TEMECULA, Calif., Oct 31 (Reuters) – A southern California wildfire fueled by desert winds has burned 1,010 hectares and prompted evacuation orders for more than 4,000 people in Riverside County, officials said Tuesday.
The Highland Fire nearly doubled in size between Monday evening and Tuesday, blowing westward on Santa Ana winds. The seasonal phenomenon occurs when dry desert air blows toward the ocean, creating a fire hazard in Southern California.
The fire was 10% contained as of Tuesday evening, the California Department of Forestry and Fire Protection (Cal Fire) said, after crews attacked the fire on the ground and planes dropped fire retardant. fuchsia color.
Some 1,220 homes and 4,270 residents were under mandatory evacuation orders, while another 1,136 homes and 3,976 residents were under evacuation warnings, the Cal Fire spokesperson said , Thomas Shoots.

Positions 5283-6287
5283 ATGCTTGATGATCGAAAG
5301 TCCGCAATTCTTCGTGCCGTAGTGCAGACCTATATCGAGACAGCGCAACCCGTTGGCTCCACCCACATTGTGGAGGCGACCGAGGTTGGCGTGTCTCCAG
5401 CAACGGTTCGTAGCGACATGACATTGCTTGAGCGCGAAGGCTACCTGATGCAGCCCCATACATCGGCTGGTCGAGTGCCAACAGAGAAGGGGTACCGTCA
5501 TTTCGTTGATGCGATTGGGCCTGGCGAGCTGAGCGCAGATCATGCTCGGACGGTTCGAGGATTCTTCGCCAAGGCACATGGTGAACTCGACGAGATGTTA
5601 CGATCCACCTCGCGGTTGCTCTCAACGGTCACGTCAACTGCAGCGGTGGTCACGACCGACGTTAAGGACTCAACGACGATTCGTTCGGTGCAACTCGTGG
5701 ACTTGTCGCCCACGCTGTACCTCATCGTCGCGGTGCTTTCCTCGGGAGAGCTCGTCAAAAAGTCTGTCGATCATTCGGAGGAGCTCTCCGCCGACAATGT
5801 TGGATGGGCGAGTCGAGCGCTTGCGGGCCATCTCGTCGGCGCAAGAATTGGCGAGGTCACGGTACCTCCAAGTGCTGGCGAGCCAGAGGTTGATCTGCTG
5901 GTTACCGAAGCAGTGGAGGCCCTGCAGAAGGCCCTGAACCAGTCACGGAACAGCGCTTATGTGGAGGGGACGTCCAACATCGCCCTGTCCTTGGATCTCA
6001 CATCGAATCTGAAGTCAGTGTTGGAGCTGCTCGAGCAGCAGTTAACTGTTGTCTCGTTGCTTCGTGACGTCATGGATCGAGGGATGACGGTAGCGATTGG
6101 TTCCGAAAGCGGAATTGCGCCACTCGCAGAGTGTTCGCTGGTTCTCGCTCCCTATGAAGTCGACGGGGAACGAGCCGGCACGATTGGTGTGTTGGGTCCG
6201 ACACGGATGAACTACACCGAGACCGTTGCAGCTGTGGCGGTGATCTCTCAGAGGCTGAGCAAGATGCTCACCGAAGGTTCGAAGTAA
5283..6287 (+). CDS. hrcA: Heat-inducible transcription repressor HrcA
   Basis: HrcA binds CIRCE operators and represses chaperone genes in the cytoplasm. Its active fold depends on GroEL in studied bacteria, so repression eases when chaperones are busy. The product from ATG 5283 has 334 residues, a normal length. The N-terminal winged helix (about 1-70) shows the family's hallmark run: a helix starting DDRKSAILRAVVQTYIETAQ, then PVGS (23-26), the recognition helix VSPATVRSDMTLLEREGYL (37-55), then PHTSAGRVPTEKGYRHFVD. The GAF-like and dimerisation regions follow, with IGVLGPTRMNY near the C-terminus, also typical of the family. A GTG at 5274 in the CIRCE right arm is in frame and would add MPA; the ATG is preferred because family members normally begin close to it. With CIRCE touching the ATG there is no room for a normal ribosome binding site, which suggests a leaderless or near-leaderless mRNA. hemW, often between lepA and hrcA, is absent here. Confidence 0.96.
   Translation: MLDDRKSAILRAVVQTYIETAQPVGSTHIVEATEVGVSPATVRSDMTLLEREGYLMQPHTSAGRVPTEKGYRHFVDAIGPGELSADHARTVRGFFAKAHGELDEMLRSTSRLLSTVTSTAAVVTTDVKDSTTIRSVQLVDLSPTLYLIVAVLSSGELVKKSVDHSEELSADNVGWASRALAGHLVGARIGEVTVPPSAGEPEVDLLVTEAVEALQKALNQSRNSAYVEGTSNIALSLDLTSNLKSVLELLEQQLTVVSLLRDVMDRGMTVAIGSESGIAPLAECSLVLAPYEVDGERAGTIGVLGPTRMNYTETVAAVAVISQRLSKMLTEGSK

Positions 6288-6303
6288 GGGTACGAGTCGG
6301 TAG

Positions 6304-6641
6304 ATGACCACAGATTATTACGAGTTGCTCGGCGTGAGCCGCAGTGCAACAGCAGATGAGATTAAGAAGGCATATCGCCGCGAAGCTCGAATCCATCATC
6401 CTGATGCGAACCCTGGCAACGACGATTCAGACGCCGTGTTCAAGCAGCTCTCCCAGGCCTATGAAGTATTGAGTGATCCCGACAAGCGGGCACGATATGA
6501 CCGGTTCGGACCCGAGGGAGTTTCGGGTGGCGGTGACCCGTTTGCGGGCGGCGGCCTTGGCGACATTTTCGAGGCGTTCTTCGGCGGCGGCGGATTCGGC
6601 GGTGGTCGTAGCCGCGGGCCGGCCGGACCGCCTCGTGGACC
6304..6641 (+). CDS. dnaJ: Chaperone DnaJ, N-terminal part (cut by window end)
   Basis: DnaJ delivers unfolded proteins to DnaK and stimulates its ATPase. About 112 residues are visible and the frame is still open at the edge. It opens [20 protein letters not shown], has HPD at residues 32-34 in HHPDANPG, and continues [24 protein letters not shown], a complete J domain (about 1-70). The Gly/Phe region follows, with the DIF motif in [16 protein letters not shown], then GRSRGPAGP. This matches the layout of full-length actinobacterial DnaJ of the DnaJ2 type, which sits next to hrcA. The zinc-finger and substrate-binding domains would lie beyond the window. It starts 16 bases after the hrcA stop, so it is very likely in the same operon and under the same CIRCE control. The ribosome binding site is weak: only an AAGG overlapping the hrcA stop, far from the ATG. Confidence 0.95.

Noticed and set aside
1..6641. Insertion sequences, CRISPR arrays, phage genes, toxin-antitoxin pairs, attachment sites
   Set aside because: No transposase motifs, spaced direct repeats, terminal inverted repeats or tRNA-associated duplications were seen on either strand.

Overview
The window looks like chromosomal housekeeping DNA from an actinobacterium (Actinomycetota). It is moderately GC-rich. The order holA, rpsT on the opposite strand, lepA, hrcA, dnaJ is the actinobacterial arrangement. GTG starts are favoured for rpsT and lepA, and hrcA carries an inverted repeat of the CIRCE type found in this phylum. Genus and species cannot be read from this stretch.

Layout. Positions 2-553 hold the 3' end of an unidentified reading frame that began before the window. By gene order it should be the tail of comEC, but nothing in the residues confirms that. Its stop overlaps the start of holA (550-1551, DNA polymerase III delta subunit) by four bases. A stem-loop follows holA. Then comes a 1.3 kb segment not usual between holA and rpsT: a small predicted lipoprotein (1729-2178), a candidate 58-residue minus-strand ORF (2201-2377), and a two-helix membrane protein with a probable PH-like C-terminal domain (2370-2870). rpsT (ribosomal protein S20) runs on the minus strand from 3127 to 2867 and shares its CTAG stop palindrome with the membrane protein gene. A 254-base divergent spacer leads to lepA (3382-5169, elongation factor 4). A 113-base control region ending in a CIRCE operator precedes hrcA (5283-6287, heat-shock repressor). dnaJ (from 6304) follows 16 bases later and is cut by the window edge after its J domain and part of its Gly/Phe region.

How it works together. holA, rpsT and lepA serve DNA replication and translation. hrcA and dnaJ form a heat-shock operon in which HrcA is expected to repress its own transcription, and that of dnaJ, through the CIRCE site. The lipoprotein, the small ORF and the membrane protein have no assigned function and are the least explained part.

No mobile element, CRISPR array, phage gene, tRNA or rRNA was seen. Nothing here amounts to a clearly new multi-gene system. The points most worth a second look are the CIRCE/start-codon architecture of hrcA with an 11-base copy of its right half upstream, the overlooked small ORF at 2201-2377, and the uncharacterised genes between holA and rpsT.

Authorities opened an evacuation center for people and another for animals, while those staying at an RV resort drove their campers to a Walmart parking lot in Temecula, about 15 miles away .
Some people said they left the RV complex at the urging of first responders, escaping flames that then entered the site.
“I had to grab some dog food, get in my van and leave,” Barb Bommarito said.
Robert Duke, 85, said people were unsure whether evacuation was necessary.
“It was made mandatory with law enforcement cars driving around with red and blue flashing lights and broadcasting … that we should all leave,” Duke said.
The cause of the fire remains under investigation, Cal Fire said, adding that the fire poses an ongoing threat with several roads closed and evacuation orders in effect.
Southern California experienced a year of gentle fire in 2023after unusually heavy rainfall, including the first tropical storm to reach densely populated areas of the state in 84 years.
Reporting by Omar Younis in Temecula, Mike Blake in Aguanga and Daniel Trotta in Carlsbad, California; Editing by Mary Milliken, Jonathan Oatis and Tom Hogue
Our standards: The Thomson Reuters Trust Principles.